“In conjunction with our battle group, we’ll have the support of Brigadier Gan’Louk’s expeditionary force. This will bring our operational strength to some forty-four ships, supporting the Amon cube.”

    “Before we jump into tactical planning and logistics, I’d like to beg your indulgence for a moment.” Lar’ragos stood to address the assembled officers. “I didn’t ask for command of this task force, and I understand that there are any number of you here today who are far more qualified than I to do so. Regardless, Admiral T’Cirya has placed me in charge, and as I realize the responsibility that this places on me, I want to assure you that Europa will be the first ship into battle, and it will be the last to leave the field. Should it become necessary for a ship to remain behind in order to see the others safely back to our galaxy, it will be my ship and my crew that undertake that task.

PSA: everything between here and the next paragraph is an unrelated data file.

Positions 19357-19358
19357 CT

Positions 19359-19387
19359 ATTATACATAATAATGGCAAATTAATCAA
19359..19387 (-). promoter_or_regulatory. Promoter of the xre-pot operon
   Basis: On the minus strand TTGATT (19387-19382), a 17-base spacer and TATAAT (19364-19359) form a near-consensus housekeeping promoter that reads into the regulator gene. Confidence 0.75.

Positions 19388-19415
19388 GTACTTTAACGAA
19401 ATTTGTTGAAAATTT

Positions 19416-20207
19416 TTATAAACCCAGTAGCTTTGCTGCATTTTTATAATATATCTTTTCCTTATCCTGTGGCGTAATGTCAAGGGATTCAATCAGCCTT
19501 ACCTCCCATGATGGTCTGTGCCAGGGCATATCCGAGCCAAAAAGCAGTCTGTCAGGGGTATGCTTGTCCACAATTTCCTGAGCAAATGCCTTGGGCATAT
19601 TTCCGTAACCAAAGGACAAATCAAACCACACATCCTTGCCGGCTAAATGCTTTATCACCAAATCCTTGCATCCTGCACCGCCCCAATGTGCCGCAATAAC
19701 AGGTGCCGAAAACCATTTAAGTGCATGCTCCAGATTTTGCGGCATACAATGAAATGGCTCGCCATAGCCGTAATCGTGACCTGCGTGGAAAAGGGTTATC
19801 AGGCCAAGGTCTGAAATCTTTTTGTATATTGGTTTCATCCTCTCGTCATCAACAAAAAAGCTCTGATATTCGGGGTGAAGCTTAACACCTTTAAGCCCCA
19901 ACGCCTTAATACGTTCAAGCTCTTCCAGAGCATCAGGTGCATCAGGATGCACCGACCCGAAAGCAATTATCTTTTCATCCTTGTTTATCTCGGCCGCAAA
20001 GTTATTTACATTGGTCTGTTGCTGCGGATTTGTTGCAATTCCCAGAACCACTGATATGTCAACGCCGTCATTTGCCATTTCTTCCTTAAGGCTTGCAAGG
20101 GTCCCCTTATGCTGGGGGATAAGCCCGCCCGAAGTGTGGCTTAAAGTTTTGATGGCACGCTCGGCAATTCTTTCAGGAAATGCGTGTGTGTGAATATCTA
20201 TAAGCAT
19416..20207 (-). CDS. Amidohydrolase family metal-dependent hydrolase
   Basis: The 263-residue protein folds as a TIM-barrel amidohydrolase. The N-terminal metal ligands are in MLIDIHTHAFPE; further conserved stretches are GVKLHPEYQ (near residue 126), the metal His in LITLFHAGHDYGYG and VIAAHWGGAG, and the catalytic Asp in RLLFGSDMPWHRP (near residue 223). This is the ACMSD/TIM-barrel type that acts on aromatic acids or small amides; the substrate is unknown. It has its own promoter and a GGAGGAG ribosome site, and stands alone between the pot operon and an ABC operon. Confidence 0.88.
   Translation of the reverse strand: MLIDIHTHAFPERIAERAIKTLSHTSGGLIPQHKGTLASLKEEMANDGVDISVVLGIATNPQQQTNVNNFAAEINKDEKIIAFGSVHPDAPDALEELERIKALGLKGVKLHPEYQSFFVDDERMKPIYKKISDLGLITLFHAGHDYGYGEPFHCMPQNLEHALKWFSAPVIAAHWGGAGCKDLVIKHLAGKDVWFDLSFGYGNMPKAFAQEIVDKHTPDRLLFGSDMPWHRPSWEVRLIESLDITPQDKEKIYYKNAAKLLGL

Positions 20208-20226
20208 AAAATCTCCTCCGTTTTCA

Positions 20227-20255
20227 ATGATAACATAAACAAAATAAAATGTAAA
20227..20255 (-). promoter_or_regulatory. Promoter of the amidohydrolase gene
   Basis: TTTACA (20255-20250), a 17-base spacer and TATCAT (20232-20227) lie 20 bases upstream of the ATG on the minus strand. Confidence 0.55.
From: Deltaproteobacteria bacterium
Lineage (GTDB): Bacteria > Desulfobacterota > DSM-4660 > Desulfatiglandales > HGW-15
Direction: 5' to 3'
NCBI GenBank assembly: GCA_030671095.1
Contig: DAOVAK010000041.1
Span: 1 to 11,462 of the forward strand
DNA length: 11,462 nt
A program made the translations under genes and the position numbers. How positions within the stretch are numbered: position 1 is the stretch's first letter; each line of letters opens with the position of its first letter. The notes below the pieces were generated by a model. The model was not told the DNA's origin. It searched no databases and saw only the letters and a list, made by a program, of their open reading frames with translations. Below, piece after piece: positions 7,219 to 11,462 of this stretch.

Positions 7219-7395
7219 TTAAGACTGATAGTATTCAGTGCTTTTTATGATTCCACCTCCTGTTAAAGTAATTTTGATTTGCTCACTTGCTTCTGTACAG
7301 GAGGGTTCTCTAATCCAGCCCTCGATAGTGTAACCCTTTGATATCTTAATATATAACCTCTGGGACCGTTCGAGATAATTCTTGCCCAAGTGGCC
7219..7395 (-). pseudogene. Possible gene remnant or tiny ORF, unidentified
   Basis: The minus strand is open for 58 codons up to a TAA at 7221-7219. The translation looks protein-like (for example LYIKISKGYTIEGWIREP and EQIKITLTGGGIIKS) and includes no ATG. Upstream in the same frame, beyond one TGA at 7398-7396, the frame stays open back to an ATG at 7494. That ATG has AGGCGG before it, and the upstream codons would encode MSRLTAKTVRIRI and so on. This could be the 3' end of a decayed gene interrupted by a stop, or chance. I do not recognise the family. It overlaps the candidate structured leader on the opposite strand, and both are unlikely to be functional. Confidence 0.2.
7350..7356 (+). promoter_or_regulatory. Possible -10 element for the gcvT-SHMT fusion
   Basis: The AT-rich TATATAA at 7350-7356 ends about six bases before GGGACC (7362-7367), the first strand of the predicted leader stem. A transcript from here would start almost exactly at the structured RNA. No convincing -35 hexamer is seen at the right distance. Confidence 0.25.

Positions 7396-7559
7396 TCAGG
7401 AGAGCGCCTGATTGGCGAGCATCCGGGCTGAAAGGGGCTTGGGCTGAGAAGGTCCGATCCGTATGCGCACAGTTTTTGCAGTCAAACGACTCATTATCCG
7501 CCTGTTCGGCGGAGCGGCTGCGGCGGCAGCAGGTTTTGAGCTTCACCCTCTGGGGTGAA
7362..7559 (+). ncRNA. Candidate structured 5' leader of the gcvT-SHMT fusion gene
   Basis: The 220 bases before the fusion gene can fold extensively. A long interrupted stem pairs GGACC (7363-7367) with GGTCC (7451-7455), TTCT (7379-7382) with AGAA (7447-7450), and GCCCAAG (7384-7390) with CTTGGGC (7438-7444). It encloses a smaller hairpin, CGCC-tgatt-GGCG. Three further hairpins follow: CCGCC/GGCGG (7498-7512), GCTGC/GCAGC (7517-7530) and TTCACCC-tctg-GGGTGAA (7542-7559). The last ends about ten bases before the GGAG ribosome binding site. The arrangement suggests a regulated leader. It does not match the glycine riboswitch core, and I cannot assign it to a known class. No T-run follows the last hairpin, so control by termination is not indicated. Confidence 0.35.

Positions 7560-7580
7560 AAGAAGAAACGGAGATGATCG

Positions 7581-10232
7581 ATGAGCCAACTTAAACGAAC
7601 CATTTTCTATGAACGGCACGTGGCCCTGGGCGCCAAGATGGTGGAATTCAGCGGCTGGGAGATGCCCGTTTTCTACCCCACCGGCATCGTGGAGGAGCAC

“That being said, I choose to believe I’m leading this battle group because I have a reputation for getting the job done. To be blunt, that’s all that matters here. Protocol, policy, and our own individual egos are irrelevant to the task at hand. We are not going to the LMC to negotiate an armistice, nor will we be making any diplomatic overtures to the Skorrah. This species killed seven-hundred thousand Klingons on Kitumbra II, over two-million Federation citizens on Blue Horizon, and laid waste the Ferengi homeworld at a cost of nearly eight-billion souls.”

    Lucian Ebnal, the legendarily acerbic captain of Venture, expounded, “There are those among us who believe that the admiral placed you in command because this is a one-way suicide mission.” Ebnal scrutinized Lar’ragos closely, awaiting his reaction to the inflammatory accusation.